I use red peppers instead of green peppers as they are extremely high in vitamin C and A (http://www.whfoods.com/genpage.php?tname=foodspice&dbid=50). Green peppers are good to use as well especially if you want to contrast the red tomato sauce with a green color, but I prefer brighter colors. If you can use any fruit or vegetable which has a bright color in any of your dishes, do it. I also use the best sausage I can find. Normally jambalaya is made with andoullie sausage, but I can't find it too easily up here, so I use chorizo instead. Chorizo is the worlds most popular sausage, so it pretty much goes with anything. FYI, in the future I will be making both of these as I have a sausage making attachment I haven't used yet for my Kitchen Aid mixer and am now feeling the heat about it from a certain person in the house which will not be named here. :)
- 700 g (24.5 oz) cured chorizo sausage, cut in half and into 1/2-inch slices
- 4-5 skinless, boneless chicken breasts cut into 1" cubes
- 1 large Spanish (red) onion, chopped
- 2 red peppers, diced
- 5 garlic cloves, minced
- 1 jalapeno pepper, seeded and finely diced
- 2 1.5 l(200 oz) can diced tomatoes, drain as best as you can. If you use whole San Marzano's, just dump the whole can in.
- 1 398 ml (13.5 oz) can tomato sauce
- 1 (6 ounce) can tomato paste
- 2 sprigs fresh thyme
- 1 sprig fresh rosemary
- 3 bay leaves
- 1 tbsp smoked paprika
- 1 tsp cayenne pepper
- 1 tbsp cumin
- 1/2 cup Italian parsley, finely chopped
- 3/4 cup basil, torn by hand into small pieces
- fresh ground pepper to taste
- sea salt to taste
- 3/4 - 1 lb (31-40 count) uncooked medium shrimp. I had to buy frozen, but if you can fresh, go for it.
- 20 large scallops cut into 1/2 to 3/4" chunks. I couldn't find fresh so I bought Olivia frozen scallops (http://ifcseafood.com/). I liked the name.
- 2 cups long grain rice
- 4 cups chicken or vegetable stock
1. In a large pot (the pot I use is a 12 L (405 oz) stock pot) over medium high heat, pour in enough EVOO to make sure the sausage won't stick. When hot, add the sausage and stir frequently as you don't want the sausage to burn. When it starts to brown, take a paper towel and soak up as much of the fat as you can. This may take 3 or 4 paper towels.
2. Add the cumin and the onion and stir frequently until the onion becomes translucent. When this happens, add the red peppers, garlic and jalapeno. Sprinkle with a little salt and pepper and stir again.
3. Add the chicken and stir. You want the chicken to cook enough to turn white but not brown. There will probably be too much liquid at this point to brown the chicken so don't wait for it to do this. Stir frequently for about 5 minutes.
4. Add the diced tomatoes, sauce and paste. Stir to incorporate everything then add the bay leaves, rosemary, thyme, parsley and smoked paprika and stir again. Make sure all the herbs are below the surface to flavor the sauce properly. When the sauce starts to bubble slightly, lower the heat to low and let simmer for one hour, or even two if you like. Leave the lid off slightly to help the sauce reduce a little.
5. After this time passes, add the stock and do what you just did again, make the sauce bubble again. When this happens, add the rice and stir it well so the rice gets spread around in the sauce. You don't want it to clump together. Put the lid on and drop the heat down to low again for about 30-40 minutes. You're pretty much just cooking the rice now, so just concentrate on that.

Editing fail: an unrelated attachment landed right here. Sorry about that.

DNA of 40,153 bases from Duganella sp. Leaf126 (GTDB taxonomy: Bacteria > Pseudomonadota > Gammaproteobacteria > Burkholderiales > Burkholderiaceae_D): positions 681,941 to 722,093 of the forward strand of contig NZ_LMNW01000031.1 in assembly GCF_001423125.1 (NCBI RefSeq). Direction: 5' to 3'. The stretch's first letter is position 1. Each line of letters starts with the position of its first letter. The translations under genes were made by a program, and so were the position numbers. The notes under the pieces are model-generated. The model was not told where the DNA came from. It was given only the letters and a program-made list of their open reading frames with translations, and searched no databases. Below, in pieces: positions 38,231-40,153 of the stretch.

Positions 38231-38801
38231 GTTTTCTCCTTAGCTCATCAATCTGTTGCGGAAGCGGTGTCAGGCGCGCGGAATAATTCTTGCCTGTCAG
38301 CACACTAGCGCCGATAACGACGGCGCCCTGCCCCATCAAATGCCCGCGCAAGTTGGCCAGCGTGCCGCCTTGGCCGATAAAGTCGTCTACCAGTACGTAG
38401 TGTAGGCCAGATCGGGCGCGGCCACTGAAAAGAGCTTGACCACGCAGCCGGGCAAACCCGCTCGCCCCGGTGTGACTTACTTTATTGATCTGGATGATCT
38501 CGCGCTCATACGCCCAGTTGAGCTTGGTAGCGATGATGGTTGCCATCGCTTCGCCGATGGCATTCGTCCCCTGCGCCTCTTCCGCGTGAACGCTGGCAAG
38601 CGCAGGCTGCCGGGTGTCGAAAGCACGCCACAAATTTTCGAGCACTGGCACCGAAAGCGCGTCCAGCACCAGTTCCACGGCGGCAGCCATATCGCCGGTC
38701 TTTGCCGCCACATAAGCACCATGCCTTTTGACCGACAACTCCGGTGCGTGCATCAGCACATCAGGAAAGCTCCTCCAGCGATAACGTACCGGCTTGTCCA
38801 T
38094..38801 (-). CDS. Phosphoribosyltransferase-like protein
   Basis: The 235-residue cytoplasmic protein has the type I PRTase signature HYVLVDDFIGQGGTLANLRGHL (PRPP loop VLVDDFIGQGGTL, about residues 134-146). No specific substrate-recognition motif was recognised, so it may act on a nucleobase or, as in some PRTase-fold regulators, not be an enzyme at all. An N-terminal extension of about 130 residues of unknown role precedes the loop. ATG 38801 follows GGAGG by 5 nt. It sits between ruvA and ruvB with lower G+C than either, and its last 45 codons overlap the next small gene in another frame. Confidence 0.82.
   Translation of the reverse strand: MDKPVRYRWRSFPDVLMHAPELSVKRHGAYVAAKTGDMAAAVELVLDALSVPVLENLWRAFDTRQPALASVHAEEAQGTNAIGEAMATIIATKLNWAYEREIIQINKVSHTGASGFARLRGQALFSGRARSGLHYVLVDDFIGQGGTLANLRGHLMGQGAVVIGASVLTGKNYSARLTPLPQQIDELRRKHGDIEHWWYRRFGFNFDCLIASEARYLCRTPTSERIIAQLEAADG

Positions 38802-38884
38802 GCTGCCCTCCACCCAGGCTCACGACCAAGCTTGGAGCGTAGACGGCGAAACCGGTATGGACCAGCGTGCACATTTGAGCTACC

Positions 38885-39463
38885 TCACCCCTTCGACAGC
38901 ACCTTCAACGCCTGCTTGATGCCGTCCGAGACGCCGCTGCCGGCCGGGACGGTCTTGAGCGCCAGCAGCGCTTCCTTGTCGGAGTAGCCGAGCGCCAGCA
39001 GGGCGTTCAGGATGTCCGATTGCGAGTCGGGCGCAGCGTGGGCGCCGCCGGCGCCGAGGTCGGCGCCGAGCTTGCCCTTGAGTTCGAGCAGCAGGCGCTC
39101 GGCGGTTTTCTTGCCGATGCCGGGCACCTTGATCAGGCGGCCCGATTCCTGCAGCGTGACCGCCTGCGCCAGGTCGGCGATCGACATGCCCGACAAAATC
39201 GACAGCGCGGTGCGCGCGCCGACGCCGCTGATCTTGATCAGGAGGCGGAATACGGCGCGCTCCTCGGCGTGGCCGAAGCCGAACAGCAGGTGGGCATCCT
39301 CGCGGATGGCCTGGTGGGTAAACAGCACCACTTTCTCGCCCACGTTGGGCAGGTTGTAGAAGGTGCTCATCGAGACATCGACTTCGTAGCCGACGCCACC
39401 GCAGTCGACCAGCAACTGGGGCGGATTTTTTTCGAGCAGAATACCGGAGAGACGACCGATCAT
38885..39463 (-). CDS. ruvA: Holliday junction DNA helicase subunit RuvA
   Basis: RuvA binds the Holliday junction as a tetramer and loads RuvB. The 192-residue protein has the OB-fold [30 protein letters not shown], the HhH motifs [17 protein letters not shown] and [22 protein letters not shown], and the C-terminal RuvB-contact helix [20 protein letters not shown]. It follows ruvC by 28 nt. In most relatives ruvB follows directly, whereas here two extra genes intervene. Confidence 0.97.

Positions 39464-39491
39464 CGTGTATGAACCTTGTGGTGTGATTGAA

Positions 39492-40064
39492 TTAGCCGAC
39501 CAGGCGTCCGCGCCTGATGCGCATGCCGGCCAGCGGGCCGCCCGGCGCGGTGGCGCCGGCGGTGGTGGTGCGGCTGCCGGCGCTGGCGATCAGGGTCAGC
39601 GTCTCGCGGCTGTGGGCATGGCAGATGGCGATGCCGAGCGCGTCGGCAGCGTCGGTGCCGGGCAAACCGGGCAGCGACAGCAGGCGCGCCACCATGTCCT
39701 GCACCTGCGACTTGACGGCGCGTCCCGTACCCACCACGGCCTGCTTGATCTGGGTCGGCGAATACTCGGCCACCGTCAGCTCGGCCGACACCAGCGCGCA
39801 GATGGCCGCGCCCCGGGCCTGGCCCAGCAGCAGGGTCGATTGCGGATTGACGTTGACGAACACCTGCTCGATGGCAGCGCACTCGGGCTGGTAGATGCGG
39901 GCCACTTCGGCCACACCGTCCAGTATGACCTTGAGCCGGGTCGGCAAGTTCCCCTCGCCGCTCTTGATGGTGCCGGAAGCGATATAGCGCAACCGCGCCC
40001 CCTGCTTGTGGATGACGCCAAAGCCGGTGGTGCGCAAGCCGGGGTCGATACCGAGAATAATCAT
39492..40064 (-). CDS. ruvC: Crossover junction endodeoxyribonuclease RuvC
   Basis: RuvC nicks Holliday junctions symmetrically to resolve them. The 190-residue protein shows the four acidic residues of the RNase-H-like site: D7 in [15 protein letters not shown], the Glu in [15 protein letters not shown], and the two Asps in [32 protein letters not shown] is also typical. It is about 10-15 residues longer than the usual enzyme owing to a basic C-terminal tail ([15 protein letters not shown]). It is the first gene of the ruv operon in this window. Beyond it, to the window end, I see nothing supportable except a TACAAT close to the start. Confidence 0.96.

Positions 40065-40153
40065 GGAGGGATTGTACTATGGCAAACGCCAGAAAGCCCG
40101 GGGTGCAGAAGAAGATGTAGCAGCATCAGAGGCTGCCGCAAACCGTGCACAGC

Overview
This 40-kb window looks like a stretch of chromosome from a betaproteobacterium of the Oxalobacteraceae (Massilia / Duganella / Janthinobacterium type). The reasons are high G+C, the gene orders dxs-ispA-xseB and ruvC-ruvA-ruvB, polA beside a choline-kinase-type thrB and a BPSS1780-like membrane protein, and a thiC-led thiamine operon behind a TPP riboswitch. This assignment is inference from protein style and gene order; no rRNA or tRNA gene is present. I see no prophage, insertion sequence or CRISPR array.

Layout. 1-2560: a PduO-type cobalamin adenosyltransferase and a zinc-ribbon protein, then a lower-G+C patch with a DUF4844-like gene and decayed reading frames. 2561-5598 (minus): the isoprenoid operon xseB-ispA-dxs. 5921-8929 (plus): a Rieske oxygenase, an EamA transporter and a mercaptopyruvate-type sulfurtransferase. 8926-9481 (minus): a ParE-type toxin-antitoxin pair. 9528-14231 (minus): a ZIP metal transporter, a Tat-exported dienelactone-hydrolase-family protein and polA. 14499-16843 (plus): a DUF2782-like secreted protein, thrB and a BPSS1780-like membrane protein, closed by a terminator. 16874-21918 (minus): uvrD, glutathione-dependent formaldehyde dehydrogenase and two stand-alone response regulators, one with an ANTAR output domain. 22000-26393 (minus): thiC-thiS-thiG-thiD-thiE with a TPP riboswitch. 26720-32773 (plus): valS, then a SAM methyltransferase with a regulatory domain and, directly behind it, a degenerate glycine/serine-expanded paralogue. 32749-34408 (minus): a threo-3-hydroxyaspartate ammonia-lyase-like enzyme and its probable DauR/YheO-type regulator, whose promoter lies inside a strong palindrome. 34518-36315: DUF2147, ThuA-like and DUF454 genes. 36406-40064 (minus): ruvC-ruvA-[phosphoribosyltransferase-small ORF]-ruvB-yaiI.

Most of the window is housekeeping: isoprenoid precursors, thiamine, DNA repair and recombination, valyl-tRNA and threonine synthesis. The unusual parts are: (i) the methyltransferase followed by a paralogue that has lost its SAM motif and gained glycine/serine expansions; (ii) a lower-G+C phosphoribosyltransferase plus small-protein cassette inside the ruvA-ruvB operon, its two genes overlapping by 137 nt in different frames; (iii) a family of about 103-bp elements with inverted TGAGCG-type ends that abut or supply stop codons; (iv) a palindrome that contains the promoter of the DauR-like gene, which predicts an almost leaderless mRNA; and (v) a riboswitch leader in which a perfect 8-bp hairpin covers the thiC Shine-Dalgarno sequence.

6. Check on the rice after 30 minutes. If it's almost cooked, turn off the heat and add the shrimp and scallops. Make sure they are all covered by the sauce as this is how they will cook. Before you add them, if you have anybody with seafood allergies around, this is a good time to set some aside for them in a separate pot. The shrimp and scallops should only take approximately 5-6 minutes to cook, or you can tell when the shrimp turn pink.
7. Stir around to find the herb sprigs and bay leaves to remove them and serve.
Yield: Serves 20 (I told you it was a BIG pot...)
Tips: When it comes to shrimp, I don't like to buy any from Asia as they are raised in pools. This means they swim around in and eat their own feces. Yuck! I try to buy anything other than this if I can. Rice, you don't have to use long grain rice if you don't want to. Short grain (arborio, carnaroli) or basmati will work just as well. Spiciness, if you like a little more heat, don't cut the seeds out of the jalepeno or even add another one. Cayenne pepper should always be in it. It's your choice how much you use. It's also very good for you (http://www.cayennepepper.info/health-benefits-of-cayenne-pepper.html). Any pepper that makes you open your eyes and mouth very wide and say "hooolllly cow!", is good for you. Just don't overdo it and know your limit! I am always careful when making it for a group of people as everybody has different tastes, especially when it comes to spicy food. I normally tone it down due to the fact that if you ask everybody in the room about how hot they like it, 80-90% will tell you they don't like it too hot.
Little O's Menu
Over the holidays, we had her eating a lot of food, just like us. The usual fruit breakfast still works with her. She likes to snack throughout the day on it as well. We like to see this! Her yogurt fix has now moved to the afternoon snack. We mix in a couple strawberries, a raspberry or two and a couple of blackberries. A good, healthy cocktail. Suppers have been consisting of whatever we were eating at the in-laws house over Christmas, but this week we have been going with sweet potatoes which I roasted a couple of weeks ago and some roast beef, a little EVOO, salt and pepper. Later, at night when it comes time to go to bed, we have been feeding her oatmeal or 7 grain cereal with a frozen cube of apple sauce in it. This fills her up, along with a bottle of whole organic milk. This is making her sleep through the night now and this makes us extremely happy and alive the next day!
Quote Of The Day:
Wow, I couldn't find anything on Jambalaya, so rice it is.
"A diet that consists predominantly of rice leads to the use of opium, just as a diet consisting predominantly of potatoes leads to the use of liquor"
- Freidrich Nietzsche (1844-1900) German philosopher and classical philologist
Until next time, good eating everyone.